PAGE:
Back Metropolitan Area Transport Ltd 21.09.2023

City Transport Carbon Neutral Programme takes into account emissions throughout the value chain


The strategic objective of urban transport is to lead the way in developing a carbon neutral infrastructure and transport service sector. This ambitious vision is already reflected in concrete procurement and construction projects.

Metropolitan Area Transport Ltd (Kaupunkiliikenne, formerly HKL), owned by the City of Helsinki, builds public transport infrastructure, such as express tramways and depots, in the Helsinki metropolitan area. The sustainability work of the beloved brand is based on social and societal impact.

“Urban transport has played an important role in the daily lives of city residents for over 100 years, and we have had entire families working for us for generations,” says Karoliina Rajakallio, Director of Finance and Strategy at Metropolitan Area Transport Ltd. For a long time, sustainability work has been about reducing transport emissions. “Already since 2012, all metro and trams have been running on zero-emission electricity.”

The carbon neutrality programme also covers the carbon footprint of construction

The focus of sustainability work changed when decisions were made on new tram lines in the Helsinki Metropolitan Area. “Track construction experienced a renaissance, and we could not close our eyes to the carbon peak caused by massive construction,” says Maija Sarpo, Head of Sustainability at Metropolitan Area Transport.

This is why carbon neutrality was chosen as one of the priorities of the new strategy. At the same time, the company set a carbon neutrality target (2030) in line with Helsinki, Espoo and Vantaa, and a stricter zero emissions target for direct emissions and energy consumption (2025). Laura Ylimäki, Business Manager at Gaia, that acted as a consultant for the study, said the choices were a clear statement and message from the company.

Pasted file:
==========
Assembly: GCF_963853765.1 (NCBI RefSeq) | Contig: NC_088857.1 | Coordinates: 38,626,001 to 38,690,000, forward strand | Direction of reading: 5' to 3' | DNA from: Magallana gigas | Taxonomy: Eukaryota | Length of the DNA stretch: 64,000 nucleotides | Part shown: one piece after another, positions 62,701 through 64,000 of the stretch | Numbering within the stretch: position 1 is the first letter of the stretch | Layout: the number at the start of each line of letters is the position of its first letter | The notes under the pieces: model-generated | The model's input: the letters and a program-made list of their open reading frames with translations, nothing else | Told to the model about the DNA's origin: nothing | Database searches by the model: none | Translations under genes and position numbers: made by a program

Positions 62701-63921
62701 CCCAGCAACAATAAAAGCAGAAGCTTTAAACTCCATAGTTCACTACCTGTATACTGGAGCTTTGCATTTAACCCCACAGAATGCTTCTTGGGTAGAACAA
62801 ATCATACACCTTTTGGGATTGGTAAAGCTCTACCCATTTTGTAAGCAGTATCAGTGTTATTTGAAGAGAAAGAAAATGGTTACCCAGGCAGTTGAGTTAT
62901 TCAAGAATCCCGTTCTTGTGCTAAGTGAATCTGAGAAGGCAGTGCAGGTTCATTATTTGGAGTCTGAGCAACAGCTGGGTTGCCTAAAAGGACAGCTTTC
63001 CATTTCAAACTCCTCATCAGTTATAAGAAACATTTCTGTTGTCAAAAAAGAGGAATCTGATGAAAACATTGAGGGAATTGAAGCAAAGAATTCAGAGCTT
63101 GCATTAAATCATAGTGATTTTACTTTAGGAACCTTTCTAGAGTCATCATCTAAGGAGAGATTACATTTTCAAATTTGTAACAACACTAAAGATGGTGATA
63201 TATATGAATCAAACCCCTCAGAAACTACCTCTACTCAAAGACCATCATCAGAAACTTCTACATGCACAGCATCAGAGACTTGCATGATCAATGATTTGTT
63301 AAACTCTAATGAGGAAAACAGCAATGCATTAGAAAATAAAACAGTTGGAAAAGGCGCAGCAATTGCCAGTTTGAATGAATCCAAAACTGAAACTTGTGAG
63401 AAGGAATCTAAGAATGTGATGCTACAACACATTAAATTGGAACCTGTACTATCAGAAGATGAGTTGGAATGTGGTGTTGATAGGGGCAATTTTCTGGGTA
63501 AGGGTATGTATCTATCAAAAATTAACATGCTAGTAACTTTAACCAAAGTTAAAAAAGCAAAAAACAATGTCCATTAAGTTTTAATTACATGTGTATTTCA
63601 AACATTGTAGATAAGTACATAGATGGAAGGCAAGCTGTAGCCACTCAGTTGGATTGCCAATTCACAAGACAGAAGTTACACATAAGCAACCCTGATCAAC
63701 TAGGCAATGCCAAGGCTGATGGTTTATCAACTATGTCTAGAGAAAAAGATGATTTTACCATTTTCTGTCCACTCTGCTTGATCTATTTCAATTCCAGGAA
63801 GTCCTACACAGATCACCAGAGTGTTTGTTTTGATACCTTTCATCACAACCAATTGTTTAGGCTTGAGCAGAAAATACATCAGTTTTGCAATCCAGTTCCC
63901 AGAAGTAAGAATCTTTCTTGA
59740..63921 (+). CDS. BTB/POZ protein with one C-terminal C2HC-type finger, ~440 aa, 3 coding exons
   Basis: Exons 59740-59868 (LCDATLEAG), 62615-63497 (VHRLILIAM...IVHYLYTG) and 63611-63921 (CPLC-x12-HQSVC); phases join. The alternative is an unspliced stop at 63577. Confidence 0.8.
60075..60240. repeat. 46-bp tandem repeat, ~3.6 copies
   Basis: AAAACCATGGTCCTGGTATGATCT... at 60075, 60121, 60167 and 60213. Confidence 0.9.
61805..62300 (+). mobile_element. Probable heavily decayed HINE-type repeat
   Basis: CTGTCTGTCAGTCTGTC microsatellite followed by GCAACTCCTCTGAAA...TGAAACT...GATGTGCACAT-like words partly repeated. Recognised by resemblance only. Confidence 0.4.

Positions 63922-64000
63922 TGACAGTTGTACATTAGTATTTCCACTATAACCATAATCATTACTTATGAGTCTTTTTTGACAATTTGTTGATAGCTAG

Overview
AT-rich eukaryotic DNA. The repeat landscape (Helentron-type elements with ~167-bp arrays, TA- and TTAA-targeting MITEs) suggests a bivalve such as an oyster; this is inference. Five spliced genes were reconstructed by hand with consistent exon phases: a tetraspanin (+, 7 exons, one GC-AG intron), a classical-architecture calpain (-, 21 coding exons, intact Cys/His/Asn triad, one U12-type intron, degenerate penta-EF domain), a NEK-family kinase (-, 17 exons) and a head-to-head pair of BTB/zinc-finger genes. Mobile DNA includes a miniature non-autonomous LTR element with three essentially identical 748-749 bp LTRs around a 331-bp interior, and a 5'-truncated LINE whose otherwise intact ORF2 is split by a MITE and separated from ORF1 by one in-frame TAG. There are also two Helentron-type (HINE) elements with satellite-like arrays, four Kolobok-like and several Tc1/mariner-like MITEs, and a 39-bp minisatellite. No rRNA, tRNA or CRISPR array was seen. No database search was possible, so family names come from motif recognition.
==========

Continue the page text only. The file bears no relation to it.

“Urban transport decided to exceed expectations and include Scope 3 emissions, which cover indirect emissions from activities such as procurement and construction materials. This reflects a desire to be a driving force and a driver of change in the sector.”

“Our investment budget covers a quarter of the city’s total investment budget, so reducing material emissions has a big impact on the city’s carbon footprint,” Rajakallio says.

Change management has been surprisingly easy

Implementing change at the strategic level has been surprisingly painless for the organisation. From the outset, the ambitious goals have been supported by the CEO, the Board, the management team and the staff.

“In fact, our experts have only been waiting to tighten up. Many of them want to do impactful work with us that is in line with their values,” says Rajakallio. “Our construction partners have also been ready for the change and have done their own development work for low-carbon construction.”

To support the implementation of the vision, an emissions calculation and forecast was carried out, says Rajakallio: “It gave everyone in our organisation a clear picture of where we need to focus and where we will be in 10 years if we do nothing.

It was a good solution to set out the objectives clearly at an early stage, rather than having a debate about them. “We could immediately start thinking about how to achieve the objectives,” says Sarpo.

The carbon neutrality programme and roadmap built during the work, the contours of which were explored in the workshops, also provided concrete input. These involved a wide range of experts, from the management team to the procurement team, project managers and stakeholders. Everyone had a voice.